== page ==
How do we memorialize the pandemic?

THROUGHOUT THE COVID-19 PANDEMIC, temporary memorials have paid tribute to those lives claimed by the virus. They serve as quiet places to mourn loved ones and a chance to comprehend the enormity of the pandemic — more than 6 million dead worldwide.

As the United States nears its one millionth COVID-19-related death, artists, architects, and community leaders are calling for a permanent memorial to honor all those touched by COVID and to ensure their pain is never forgotten. Fully realizing the pandemic is far from over, Globe Opinion asked several artists for their vision of what a COVID memorial could look like.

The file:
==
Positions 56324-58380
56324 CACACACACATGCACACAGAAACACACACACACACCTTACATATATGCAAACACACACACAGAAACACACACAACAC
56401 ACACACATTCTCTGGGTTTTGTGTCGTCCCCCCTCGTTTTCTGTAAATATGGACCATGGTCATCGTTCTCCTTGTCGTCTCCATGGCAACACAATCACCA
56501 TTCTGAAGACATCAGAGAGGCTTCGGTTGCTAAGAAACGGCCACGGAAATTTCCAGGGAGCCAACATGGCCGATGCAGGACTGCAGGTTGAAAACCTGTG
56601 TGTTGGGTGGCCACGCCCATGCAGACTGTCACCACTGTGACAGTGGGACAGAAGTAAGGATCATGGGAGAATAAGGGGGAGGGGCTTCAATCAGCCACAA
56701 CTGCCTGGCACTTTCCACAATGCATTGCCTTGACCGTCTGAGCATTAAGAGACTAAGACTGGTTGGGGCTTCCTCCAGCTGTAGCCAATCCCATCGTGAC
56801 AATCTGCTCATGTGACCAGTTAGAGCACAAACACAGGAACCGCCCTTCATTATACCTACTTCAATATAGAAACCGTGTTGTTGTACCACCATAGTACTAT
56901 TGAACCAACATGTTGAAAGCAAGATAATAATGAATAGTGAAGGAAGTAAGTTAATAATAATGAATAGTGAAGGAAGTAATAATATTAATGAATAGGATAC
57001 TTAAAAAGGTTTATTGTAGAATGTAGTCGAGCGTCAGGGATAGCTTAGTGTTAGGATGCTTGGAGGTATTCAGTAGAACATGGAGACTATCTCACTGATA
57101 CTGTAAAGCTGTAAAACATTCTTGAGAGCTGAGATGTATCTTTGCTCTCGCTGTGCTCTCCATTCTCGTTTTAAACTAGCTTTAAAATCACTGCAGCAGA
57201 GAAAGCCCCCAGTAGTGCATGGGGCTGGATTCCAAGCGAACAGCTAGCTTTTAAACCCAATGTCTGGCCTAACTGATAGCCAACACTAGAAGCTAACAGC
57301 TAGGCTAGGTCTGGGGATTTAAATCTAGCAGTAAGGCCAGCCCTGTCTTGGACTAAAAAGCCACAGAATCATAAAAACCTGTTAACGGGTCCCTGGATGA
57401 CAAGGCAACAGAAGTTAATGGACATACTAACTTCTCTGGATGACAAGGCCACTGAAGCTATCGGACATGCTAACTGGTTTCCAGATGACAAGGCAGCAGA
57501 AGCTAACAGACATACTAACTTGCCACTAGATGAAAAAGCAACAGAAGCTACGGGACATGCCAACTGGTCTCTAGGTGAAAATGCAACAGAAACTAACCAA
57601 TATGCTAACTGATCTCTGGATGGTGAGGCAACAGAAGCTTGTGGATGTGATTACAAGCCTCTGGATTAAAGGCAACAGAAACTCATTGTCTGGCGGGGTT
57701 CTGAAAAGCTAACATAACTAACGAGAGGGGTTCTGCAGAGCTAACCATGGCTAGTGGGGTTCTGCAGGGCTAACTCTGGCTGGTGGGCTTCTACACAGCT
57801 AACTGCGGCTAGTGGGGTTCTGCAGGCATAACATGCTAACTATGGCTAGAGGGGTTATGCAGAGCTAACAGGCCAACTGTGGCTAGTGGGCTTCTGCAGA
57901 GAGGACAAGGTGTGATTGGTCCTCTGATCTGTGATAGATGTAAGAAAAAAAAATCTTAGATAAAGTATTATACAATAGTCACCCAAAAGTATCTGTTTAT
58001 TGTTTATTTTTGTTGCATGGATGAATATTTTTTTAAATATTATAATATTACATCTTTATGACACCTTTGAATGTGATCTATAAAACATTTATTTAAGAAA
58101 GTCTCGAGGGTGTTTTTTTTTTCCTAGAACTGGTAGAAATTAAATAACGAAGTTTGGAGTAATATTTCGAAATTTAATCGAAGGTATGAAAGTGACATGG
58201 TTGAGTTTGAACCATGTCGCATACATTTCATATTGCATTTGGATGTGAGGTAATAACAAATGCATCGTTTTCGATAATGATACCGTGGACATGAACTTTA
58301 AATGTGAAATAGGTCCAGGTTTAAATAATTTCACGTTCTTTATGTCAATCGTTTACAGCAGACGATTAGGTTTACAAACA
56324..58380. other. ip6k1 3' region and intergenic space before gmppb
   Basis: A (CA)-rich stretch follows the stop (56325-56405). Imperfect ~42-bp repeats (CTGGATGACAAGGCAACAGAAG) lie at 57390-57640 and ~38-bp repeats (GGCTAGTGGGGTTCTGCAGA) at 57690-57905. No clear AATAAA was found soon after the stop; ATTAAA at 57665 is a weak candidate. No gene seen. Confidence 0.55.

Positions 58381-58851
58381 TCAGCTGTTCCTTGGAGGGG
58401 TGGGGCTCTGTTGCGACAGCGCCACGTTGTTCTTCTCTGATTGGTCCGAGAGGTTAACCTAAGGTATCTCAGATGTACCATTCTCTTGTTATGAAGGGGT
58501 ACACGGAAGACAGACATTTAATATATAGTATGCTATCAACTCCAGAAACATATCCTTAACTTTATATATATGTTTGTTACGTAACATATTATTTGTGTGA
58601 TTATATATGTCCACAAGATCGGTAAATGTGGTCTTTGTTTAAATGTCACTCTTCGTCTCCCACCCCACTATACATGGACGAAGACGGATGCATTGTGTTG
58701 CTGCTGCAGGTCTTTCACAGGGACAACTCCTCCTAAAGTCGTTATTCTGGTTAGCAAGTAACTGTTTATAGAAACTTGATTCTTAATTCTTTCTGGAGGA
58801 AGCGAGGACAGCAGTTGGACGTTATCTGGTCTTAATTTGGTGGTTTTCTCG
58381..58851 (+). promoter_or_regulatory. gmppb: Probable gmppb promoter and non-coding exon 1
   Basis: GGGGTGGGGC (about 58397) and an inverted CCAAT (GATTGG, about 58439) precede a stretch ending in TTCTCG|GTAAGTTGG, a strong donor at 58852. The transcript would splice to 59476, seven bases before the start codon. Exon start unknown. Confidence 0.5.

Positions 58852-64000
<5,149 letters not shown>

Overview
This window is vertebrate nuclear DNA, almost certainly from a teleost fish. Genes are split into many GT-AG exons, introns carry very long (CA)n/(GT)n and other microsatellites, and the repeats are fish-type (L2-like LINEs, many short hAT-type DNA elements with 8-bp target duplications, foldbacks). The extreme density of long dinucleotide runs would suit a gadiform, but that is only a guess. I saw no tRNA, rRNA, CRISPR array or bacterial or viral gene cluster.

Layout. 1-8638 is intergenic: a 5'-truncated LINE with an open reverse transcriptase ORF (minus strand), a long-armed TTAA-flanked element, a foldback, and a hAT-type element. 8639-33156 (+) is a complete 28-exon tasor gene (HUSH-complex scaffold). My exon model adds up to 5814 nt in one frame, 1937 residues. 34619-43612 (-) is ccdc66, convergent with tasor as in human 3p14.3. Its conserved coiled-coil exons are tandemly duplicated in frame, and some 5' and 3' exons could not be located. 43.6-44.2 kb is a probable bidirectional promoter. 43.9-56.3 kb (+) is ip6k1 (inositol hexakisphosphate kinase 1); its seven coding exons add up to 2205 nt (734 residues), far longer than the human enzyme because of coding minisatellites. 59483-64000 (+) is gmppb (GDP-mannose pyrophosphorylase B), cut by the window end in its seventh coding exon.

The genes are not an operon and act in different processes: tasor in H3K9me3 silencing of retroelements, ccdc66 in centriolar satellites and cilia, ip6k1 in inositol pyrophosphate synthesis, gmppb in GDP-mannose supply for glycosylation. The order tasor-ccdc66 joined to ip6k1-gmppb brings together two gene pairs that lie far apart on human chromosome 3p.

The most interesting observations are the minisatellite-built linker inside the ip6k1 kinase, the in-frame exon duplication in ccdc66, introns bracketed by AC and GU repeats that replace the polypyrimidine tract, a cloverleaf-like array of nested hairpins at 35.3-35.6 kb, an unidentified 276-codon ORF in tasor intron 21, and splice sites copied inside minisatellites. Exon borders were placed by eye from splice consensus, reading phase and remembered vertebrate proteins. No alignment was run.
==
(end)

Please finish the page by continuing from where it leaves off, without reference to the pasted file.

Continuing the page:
Cortada offered Memory Box, a participatory memorial comprised of hundreds of 8-foot black metal cube monuments imagined in public and private spaces across the American landscape.

He also offered a ritual to bring closure to those who grieve. “The vast majority of people who succumbed to COVID-19 died alone. Their loved ones had no opportunity to say goodbye or be by their side,” said Cortada. “This ritual provides a way for them to say goodbye to those who died.”